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Seattle Parks and Recreation announces 2016 Denny Award winners

Annual awards recognize outstanding volunteer service

Today Superintendent Jesús Aguirre announced the winners of Seattle Parks and Recreation’s 2016 Denny Awards for Outstanding Volunteer Stewardship. The winners are a cross-section of Seattle’s most creative, dedicated and hard-working volunteers who donate precious time and energy to improving Seattle’s parks and recreation programs.

“Choosing award winners was a difficult task for us,” Aguirre said. “We are grateful to the many volunteers who contribute to Seattle Parks and Recreation’s mission of supporting healthy people, a healthy environment, and strong communities.”

In 2015, 38,386 people volunteered for Seattle Parks and Recreation, providing 270,360 hours of service, which is a donation valued by Independent Sector at $23.07 per hour or $6.2 million dollars in 2015.

Healthy People:
Leon Preston, Garfield Community Center
Leon Preston has served for more than 10 years as a Taekwondo teacher for participants ages 6 to adult at Garfield Community Center. Students from Leon’s program have competed in meets around the world. Leon’s goals while working with youth are to build life skills, self-confidence, leadership skills and compassion, and to promote racial understanding and engage at-risk youth. Leon has been teaching and practicing Taekwondo for 40 years and was a 2008 Olympic Games referee in Beijing, China.

Healthy People:
Leatha Bailey, Sound Steps, Rainier Beach Community Center
Leatha Bailey has volunteered for ten years as a Sound Steps walk leader, helping over 100 mostly senior walkers improve their health. Leatha helps support healthy people in the community by teaching behavior change, encouraging participants to lead a healthy lifestyle, transporting those who can’t walk to activities, and presenting at health fairs.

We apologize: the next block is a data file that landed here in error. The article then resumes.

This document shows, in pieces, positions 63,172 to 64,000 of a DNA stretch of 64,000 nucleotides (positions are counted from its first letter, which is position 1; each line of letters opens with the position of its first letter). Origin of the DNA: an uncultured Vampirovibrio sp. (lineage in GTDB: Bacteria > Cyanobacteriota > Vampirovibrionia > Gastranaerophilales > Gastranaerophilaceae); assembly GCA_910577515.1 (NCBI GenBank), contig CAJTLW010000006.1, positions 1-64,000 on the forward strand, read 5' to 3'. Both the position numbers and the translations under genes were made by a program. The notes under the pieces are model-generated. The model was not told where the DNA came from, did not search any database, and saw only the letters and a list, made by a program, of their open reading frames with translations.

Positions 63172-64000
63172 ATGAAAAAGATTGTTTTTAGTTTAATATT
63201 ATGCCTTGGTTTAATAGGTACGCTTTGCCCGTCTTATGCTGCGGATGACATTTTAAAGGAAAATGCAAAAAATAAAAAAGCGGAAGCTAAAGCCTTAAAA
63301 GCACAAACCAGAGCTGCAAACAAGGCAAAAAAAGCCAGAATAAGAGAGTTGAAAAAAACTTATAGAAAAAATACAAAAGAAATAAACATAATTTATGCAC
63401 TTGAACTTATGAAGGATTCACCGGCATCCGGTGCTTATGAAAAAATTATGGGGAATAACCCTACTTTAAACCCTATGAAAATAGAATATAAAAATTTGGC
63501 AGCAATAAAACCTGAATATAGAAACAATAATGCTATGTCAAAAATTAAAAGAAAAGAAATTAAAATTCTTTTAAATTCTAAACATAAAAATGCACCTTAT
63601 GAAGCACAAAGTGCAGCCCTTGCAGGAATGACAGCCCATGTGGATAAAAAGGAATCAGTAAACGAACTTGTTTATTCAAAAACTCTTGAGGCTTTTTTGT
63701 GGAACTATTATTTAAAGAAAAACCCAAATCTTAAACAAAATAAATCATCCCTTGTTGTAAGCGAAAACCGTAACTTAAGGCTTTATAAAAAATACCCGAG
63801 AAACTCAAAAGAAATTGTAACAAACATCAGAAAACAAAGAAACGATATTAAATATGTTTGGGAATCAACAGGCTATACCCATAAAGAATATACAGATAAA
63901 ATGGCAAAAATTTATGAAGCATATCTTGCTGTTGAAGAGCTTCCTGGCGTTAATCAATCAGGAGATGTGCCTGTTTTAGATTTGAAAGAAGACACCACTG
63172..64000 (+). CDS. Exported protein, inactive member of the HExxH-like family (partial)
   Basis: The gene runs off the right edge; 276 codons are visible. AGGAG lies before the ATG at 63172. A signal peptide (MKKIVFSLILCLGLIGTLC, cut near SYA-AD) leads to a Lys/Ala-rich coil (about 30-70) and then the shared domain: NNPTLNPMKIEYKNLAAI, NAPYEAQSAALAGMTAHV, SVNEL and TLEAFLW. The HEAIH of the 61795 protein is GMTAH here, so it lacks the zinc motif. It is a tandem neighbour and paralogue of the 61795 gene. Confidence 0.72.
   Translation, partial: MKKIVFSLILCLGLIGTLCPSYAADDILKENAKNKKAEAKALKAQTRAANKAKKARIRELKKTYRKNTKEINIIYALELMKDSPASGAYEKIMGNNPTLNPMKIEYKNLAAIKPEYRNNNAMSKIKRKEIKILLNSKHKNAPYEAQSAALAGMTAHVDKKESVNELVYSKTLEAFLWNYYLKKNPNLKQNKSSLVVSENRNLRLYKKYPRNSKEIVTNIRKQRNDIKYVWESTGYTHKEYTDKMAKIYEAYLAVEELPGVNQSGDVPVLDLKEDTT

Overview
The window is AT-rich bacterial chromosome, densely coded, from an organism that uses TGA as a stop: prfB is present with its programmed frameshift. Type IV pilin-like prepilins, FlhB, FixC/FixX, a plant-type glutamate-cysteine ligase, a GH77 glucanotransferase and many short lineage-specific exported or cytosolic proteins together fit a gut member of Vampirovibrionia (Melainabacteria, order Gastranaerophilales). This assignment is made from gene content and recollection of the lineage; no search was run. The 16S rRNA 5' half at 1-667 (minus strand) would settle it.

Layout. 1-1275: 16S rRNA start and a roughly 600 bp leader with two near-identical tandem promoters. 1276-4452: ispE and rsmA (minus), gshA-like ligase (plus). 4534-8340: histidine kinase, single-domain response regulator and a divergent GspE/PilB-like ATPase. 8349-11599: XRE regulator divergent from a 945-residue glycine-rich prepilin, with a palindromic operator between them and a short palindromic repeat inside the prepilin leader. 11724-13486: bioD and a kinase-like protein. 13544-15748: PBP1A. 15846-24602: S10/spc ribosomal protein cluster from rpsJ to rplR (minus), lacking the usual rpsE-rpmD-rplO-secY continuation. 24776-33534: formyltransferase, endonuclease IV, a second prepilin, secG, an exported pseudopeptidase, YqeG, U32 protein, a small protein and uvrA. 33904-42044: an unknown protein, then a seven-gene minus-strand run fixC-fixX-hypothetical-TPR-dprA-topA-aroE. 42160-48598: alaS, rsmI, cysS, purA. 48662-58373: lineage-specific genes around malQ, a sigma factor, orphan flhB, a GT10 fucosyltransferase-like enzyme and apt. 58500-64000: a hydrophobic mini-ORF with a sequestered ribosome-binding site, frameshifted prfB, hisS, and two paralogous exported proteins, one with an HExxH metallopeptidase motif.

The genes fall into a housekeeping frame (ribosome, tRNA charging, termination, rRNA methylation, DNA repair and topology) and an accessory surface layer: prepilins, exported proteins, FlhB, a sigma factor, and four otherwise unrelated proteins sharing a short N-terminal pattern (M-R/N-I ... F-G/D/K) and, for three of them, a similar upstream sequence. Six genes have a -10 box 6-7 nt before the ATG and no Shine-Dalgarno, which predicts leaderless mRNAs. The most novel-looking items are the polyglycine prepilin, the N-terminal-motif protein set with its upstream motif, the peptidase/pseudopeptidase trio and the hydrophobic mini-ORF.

Healthy Environment:
Tom Kelly, Magnuson Environmental Stewardship Alliance and Green Seattle Partnership, Magnuson Park
For more than 20 years, Tom has removed invasive plants and planted native species to help restore acres of forested parkland at Magnuson Park. Tom has led hundreds of work parties with both students and corporate groups. In total, Tom has led 15,000 hours of volunteer work and planted 11,000 native trees and shrubs. This year, Tom’s quick action with CPR saved the life of a Forest Steward who had a heart attack at Magnuson Park. Tom is also a mentor for the UW Restoration Ecology Network Program.

Healthy Environment:
East African Senior Meal Program, Yesler Community Center
East African Senior Meal Program volunteers at Yesler Community Center grow food at the Rainier Beach Urban Farm and bring it to the community center to cook and share with others. Over the past seven years, the Senior Meal Program has grown from only Ethiopian/ Eritrean elders to include Asian, Caucasian, mixed and African American backgrounds. The program helps elder adults access free, healthy, homemade and traditional food.

Strong Communities:
Rainier Community Center Advisory Council
For more than 20 years, the Rainier Community Center Advisory Council has supported countless volunteers, special events and fundraisers to encourage new, diverse programs for community members in this multicultural neighborhood.Council volunteers have helped to not only advise Seattle Parks and Recreation staff but also to be proactive in recruiting new members, creating new events, supporting new community initiatives like Rainier Valley Radio and Community Kitchens.